“Again with that sour pragmatism. Can’t a girl imagine that we really are who we’re supposed to be? It would be so much more interesting. As it is, it’s more like we’re all a bunch of characters in a story so big that it took a thousand of each of us. Who cares for us? We’re nothing but a pack of cards. Well, sweet heart, I like to be a wild card.”

“Wild all the time. But do you know the guy or not? If you just saw him, then maybe you can point me in the direction of someone who can answer questions?”

I followed the god of culture shock to a group of falling stars that used to be the usual suspects of celebrity gossip. Not all of them there were famous for stage or song though. Loki pointed to Michael Zero who, naturally, had a blossoming bimbo on each arm. It was hard to tell a god’s age by sight, but I knew that neither of his little friends could even be fifty years old. I nodded politely, “Are they for sale?”

The girls both gave me false gasps of shock, but Michael just shook my hand. I’d done him one too many favors for him to notice any bad behavior. He had a little fun with his friends. “Don’t mind him, girls. Because if you do, there could be bloodshed.”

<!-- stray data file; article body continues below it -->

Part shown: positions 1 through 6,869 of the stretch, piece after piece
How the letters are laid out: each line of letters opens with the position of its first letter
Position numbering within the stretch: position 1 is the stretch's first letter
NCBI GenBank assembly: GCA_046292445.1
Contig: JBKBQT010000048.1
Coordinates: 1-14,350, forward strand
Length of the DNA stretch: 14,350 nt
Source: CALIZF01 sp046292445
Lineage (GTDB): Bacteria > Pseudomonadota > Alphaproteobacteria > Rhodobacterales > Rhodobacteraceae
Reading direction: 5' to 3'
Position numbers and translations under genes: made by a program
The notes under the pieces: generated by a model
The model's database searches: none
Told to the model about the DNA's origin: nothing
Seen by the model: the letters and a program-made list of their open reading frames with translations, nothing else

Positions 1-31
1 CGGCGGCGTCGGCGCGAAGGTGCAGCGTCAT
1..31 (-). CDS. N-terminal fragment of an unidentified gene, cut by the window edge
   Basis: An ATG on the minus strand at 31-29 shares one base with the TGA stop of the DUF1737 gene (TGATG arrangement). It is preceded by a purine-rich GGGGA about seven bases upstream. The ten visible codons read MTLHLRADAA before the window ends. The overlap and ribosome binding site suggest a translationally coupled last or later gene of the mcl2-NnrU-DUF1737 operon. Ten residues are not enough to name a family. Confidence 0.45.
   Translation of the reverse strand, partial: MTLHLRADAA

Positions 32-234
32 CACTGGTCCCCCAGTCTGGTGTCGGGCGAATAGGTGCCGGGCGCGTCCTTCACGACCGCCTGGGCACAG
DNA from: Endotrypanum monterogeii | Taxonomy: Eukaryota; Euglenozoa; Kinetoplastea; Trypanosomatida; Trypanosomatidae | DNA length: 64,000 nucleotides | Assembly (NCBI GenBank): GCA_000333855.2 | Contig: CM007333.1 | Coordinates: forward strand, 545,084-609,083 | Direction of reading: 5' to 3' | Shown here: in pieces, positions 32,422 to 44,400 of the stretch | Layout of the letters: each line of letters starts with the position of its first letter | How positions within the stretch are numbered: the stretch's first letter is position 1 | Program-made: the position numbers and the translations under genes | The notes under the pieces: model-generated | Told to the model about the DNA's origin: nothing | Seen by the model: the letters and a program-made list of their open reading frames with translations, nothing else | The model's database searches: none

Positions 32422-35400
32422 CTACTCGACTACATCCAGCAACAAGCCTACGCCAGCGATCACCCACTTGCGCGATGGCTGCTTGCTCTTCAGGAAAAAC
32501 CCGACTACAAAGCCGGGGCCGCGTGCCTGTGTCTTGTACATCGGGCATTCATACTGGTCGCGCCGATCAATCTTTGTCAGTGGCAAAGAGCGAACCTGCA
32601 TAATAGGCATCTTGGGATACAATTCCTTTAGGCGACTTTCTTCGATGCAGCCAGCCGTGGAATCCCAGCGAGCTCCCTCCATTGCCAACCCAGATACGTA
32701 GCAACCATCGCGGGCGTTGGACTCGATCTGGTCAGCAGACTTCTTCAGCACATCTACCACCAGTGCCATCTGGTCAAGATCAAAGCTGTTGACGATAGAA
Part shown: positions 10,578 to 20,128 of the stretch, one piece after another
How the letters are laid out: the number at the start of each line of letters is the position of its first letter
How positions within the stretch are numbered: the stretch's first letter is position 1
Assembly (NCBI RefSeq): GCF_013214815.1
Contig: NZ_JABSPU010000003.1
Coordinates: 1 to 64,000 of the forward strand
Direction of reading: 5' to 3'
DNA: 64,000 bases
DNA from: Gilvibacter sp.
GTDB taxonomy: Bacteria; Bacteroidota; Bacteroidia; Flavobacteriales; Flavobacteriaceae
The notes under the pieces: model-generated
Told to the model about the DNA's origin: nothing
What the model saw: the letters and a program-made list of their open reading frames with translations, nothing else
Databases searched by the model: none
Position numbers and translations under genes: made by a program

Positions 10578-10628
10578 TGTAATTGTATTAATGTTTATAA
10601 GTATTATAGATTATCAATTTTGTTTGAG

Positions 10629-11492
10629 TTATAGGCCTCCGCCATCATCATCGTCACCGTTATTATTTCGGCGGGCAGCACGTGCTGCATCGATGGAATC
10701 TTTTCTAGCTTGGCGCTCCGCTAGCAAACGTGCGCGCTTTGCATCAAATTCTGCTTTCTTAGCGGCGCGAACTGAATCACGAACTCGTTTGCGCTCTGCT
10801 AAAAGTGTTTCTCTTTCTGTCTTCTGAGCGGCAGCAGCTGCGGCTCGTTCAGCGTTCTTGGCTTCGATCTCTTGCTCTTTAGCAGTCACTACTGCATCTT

“My piece is with the doorman.”

“Wouldn’t be like you to walk around without a backup. A little pocket pistol maybe? But no one’s died in here for half a century. I don’t want to break our streak.”

No one had ever died in the Primum Mobile. It wasn’t exactly the Demon’s Pit. He was right about the pocket pistol though, even if it wasn’t in my pocket. I brushed aside one of his tarts and pulled a photo out of my pocket. “Loki thinks you might have met this guy.”

“I remember him, yeah. New to the scene, but willing to pay for his fun. He could do it too.”

“Loaded with more drevens than any newcomer in a century,” Loki said.

Michael told her, “You’re exaggerating.”

“You might as well say that I’m breathing, love. He really did have money in his pockets though. Is that what’s got him in trouble?”

I didn’t correct them. “You met him. You remember his name?”

“I don’t know his first name,” Michael admitted. “He just called himself Triumph.”

“That’d be Fade Triumph,” I said.

“No!,” Loki gasped. “Not really?” She burst out laughing. “How the mighty have fallen! The great Saint Michael partying with a fade.”

I prevented an argument by giving them a little bit of dirt they could enjoy. “This particular fade worked for the DemiUrge temple.”

“Seriously?,” Michael said. “Well, he certainly didn’t seem the religious type to me. I couldn’t sell you my party favors tonight, Ax, but I sure did set him up with a carnal confessional that cost him plenty.”

“Could you tell me who to talk to?”

“Sorry, chum. Even I have standards of behavior.”